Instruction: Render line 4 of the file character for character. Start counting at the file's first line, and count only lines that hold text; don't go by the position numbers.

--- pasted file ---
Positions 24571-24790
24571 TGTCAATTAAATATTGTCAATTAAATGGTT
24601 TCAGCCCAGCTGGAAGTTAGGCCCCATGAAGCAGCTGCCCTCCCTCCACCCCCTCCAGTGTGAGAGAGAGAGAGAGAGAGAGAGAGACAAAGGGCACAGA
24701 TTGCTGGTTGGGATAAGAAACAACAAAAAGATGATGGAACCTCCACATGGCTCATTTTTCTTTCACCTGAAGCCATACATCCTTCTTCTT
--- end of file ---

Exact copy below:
24701 TTGCTGGTTGGGATAAGAAACAACAAAAAGATGATGGAACCTCCACATGGCTCATTTTTCTTTCACCTGAAGCCATACATCCTTCTTCTT